Even though Bob Marley is the common link that holds the records on this collection together he had very little to do with the making of the majority of these tracks but all of the artists had lots to do with him and his work. He would certainly have been aware of the strength of their voices and their keen musicianship and this was doubtless what decided him to eventually take so many of them into the Wailers family.

This set is evidence of the ways in which the history of the Wailers is inextricably linked with the history of Jamaican music and how their development constantly echoed the development of Reggae. It has been previously stated that there are two distinct schools of thought about the music of Bob Marley & The Wailers and that both seek to set it apart for two entirely different reasons. The first is that it is too clever and complex to be seen as 'real' reggae music and the other that their work is somehow not part of the authentic reggae experience, precisely because of its cleverness and complexity. Both points of view miss the point completely. Ironically enough, you do not even have to touch upon Bob Marley's work to disprove both theories, as one listen to this collection should be more than sufficient to demonstrate that these arguments are fallacious. The music of Bob Marley & The Wailers that the world knows and loves did not spring fully formed onto the vinyl of 'Catch A Fire' but was the result of years of hard work immersed deep in the seething cauldron of music making in Kingston and this set is an apposite indication of that fact. The friends on this set are not only friends but also artists in their own right, who not only helped Bob Marley & The Wailers on their way to the top, but, in many cases, accompanied them there as well.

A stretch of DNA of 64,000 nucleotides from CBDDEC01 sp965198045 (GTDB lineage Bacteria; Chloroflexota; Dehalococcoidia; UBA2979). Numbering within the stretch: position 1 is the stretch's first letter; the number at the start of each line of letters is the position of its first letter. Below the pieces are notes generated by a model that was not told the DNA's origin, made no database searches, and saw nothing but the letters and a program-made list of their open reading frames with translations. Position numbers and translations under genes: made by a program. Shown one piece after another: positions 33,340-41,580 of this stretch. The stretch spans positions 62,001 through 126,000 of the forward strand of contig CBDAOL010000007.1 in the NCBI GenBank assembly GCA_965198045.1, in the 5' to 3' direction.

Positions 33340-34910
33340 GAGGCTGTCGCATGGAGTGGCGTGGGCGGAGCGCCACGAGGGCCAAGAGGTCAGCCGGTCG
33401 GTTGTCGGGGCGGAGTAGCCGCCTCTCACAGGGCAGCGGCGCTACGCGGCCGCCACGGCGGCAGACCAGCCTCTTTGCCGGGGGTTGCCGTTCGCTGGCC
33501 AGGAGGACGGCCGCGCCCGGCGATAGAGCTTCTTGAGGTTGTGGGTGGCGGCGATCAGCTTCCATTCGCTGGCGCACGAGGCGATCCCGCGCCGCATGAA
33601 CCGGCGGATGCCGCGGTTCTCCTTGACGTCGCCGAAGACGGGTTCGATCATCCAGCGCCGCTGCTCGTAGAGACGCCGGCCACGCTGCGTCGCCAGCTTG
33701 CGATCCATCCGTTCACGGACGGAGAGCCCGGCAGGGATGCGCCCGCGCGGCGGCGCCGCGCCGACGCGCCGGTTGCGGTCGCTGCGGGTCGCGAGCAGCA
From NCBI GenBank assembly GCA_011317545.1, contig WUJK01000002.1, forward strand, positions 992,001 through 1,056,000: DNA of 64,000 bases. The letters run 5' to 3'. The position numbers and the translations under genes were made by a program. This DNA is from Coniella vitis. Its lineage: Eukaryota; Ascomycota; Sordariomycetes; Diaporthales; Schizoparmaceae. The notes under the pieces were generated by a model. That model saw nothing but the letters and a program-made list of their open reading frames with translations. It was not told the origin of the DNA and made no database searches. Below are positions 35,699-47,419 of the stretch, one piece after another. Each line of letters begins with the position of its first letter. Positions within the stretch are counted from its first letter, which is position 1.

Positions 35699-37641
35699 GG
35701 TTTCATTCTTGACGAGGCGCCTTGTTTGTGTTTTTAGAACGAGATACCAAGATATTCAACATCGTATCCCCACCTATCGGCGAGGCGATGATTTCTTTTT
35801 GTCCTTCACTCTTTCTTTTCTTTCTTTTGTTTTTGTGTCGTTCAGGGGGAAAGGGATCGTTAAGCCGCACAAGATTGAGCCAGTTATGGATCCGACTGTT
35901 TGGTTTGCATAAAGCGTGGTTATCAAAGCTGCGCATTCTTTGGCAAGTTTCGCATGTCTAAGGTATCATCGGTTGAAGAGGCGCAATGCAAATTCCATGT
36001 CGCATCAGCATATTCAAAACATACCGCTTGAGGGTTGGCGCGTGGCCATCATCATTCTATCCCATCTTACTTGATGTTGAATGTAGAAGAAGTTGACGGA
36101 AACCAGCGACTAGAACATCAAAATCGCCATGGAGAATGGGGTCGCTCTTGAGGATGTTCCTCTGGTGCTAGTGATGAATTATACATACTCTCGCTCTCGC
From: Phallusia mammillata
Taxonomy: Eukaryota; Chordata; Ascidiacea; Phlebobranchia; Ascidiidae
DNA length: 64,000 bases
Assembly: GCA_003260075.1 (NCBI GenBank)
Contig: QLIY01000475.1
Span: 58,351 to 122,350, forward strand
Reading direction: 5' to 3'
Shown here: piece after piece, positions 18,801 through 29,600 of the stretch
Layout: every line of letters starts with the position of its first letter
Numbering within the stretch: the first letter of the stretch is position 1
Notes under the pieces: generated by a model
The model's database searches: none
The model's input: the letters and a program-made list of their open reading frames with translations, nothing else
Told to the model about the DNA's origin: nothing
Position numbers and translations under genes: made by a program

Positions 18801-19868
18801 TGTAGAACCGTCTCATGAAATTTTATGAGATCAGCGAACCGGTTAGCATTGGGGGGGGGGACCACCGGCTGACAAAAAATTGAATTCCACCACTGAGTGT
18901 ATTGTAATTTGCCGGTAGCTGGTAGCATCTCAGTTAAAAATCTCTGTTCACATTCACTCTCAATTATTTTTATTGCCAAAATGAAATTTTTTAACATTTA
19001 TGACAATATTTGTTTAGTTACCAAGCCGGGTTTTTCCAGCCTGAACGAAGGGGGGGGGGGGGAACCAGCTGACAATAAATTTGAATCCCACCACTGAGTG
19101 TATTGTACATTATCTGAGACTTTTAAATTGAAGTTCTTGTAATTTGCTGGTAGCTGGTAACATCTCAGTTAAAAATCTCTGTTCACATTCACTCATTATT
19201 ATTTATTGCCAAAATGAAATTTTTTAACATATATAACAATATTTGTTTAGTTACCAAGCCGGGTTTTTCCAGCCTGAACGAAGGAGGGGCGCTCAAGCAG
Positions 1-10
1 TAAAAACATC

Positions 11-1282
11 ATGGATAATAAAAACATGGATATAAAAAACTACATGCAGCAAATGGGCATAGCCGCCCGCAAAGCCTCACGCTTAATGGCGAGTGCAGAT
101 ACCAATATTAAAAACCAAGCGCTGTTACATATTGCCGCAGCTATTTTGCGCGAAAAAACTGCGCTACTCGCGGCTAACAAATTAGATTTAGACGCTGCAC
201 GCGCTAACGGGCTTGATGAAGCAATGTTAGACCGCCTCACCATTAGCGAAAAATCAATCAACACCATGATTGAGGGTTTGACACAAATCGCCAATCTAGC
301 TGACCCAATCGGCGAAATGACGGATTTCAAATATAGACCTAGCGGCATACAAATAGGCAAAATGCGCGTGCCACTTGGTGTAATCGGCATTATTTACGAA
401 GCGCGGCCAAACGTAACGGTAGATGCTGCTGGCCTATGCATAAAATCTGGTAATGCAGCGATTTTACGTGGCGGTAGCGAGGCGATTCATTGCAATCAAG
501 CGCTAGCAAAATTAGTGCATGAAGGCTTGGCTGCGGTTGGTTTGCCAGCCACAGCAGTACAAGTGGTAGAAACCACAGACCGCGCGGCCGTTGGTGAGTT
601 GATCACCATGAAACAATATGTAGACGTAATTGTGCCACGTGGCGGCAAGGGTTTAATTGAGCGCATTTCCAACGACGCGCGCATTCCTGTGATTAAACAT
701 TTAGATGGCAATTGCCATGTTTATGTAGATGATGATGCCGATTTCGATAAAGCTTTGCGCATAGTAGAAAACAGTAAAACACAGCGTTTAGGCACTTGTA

Harry Hawke

DISC 1

DISC 2

DISC 3

(You're) My Desire
Rita Marley & The Soulettes
Soul Food
Lee 'Scratch' Perry - Lynn Taitt & The Jets
If You Can't Be Good Be Careful
Judy Mowatt & The Gaylets
Ten Thousand Tons Of Dollar Bills
Aston 'Family Man', Barrett & King Tubby
The World Is Upside Down
Joe Higgs
The First Time Ever I Saw Your Face
Marcia Griffiths
White Rum
Earl 'Wire' Lindo
Don't Let The Sun Catch You Crying
Dave Barker & The Wailers
Let It Be
Rita Marley & The Soulettes
French Connection
Lee 'Scratch' Perry & The Upsetters
Son Of A Preacher Man
Judy Mowatt & The Gayletts
Talk Of The Town
Glen Adams & The Hippy Boys
Maga Dog
Peter Tosh